From "A Robot's Dream"/Arcadia Motion Pictures, Lokiz Films, Noodles Production, Les Films du Worso

Based on Sarah Varon's graphic novel, Berger presents a story set in 1980s New York.

As the name implies, the heroes are a dog and a robot.

The dog is a lonely puppy named Dog, who buys himself a robot to alleviate his loneliness.

They become soul mates and inseparable, but then something happens that destabilizes their harmony.

All they have left are their memories, and then they both ask themselves the biggest question of all, which Gina Rowlands already asked in "Another Woman": Are memories something you have, or something you've lost?

"Robot's Dream" answers this with extraordinary depth, both emotionally and philosophically and visually - we haven't seen a movie with so many details in a long time.

Every second of it is a feast for the eyes.



At the beginning of the conversation, I tell Berger that he must be tired of hearing compliments.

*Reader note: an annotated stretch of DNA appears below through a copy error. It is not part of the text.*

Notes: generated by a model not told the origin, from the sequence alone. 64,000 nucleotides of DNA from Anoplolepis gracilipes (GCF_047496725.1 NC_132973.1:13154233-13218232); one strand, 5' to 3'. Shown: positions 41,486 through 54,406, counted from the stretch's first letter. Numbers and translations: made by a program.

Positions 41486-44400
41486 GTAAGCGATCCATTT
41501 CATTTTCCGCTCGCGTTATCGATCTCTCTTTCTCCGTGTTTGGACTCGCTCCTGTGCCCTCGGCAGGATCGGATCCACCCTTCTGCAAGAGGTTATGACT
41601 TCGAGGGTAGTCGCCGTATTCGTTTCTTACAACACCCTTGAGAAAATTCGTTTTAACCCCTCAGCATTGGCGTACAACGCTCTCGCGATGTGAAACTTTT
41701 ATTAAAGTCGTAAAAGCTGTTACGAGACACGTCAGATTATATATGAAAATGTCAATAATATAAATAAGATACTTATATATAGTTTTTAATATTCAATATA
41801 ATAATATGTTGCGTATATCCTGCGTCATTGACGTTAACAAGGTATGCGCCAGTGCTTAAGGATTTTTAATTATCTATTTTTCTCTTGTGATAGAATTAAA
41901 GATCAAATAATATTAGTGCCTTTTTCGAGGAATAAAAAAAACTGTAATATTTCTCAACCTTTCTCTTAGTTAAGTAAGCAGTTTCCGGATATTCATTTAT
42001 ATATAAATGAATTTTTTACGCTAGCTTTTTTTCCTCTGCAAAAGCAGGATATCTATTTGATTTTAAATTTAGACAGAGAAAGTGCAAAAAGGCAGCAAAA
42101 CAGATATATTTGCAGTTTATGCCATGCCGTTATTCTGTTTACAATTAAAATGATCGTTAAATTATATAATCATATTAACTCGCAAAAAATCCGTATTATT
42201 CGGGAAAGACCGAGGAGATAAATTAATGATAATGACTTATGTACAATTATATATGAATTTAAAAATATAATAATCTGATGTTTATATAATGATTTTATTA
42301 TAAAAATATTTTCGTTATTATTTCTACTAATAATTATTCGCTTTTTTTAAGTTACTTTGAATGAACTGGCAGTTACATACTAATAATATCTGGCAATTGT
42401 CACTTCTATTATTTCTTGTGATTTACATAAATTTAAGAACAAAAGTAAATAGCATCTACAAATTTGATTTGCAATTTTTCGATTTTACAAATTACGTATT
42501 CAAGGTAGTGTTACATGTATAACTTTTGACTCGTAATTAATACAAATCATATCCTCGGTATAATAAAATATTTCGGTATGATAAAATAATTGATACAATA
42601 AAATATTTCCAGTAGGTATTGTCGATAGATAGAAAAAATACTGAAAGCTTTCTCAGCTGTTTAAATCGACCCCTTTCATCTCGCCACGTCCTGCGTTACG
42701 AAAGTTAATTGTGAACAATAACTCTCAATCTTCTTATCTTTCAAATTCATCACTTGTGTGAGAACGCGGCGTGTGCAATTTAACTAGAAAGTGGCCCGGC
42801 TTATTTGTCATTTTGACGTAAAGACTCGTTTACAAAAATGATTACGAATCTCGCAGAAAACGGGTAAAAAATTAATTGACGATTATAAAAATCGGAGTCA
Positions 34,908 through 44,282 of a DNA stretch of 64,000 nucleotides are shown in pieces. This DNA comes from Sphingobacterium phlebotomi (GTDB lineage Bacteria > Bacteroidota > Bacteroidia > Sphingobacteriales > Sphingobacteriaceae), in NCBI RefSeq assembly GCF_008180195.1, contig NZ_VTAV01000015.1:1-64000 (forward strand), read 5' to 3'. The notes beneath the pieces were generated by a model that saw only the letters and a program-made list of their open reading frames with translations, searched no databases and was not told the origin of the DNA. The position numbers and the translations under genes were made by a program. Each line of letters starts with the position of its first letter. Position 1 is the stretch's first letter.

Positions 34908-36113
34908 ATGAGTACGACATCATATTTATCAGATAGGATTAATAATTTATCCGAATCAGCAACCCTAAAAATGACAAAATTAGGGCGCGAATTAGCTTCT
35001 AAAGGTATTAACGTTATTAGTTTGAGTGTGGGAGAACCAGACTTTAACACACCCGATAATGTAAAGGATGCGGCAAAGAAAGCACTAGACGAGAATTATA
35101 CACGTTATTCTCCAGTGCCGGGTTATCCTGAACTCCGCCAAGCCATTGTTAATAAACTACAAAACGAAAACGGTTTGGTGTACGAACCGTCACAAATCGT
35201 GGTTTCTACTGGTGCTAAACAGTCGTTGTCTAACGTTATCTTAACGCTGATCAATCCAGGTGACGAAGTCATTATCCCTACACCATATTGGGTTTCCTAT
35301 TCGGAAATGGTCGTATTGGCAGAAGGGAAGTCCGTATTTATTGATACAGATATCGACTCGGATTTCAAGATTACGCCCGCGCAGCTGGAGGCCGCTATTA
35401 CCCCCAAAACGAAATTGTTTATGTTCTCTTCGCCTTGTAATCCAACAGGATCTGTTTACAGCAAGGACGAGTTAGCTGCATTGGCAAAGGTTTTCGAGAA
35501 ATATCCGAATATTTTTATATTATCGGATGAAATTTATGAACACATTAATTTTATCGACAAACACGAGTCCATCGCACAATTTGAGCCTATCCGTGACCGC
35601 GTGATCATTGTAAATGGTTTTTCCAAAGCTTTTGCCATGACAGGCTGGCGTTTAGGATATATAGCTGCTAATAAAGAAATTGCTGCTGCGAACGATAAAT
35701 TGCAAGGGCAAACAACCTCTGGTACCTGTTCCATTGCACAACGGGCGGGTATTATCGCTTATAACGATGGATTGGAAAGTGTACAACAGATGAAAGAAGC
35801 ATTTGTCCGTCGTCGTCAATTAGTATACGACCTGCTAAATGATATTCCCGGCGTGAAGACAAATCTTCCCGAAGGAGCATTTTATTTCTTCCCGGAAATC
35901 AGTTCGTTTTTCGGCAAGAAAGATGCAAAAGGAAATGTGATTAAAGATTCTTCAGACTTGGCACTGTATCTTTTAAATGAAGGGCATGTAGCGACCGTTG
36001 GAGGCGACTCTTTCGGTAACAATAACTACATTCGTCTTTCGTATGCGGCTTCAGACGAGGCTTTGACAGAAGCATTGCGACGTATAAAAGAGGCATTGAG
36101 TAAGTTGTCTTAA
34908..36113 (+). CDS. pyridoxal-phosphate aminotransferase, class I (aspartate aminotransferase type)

"We never get tired of hearing praise for our films!", he admits.

"The films are like our babies, so it's always fun to hear good things about them. For me, the film doesn't end when the director finishes working on it. At this stage, it moves to accept and gets a new life."



What is the nicest compliment you have received?



"Not long ago, I was at an awards ceremony in Spain. Someone came up and said to me, 'Your movie saved my life.' , sometimes it has to do with family and sometimes with friends, which is perhaps the hardest thing to lose."




How old was the youngest viewer to watch the movie?



"The film appeals to everyone. We screened it at the Cannes Film Festival and I saw older moviegoers, those who had seen every movie ever and enjoyed all the gestures and references in 'A Robot's Dream'. However, there were also screenings for children, and I saw a lot of three-year-olds who enjoyed themselves very much. , the graphic novel was not written for children, and I also created the film adaptation from an adult point of view. We did not compromise in any way. I made 'Robot's Dream' for one reason only - its ending moved me. If people come to the movie with their children, the ending will give them something to talk about him. Children may be used to the happy-and-style Disney, and here the ending is more complex. We made the film for the cinema. It is intended for the big screen, and I hope people will see it that way."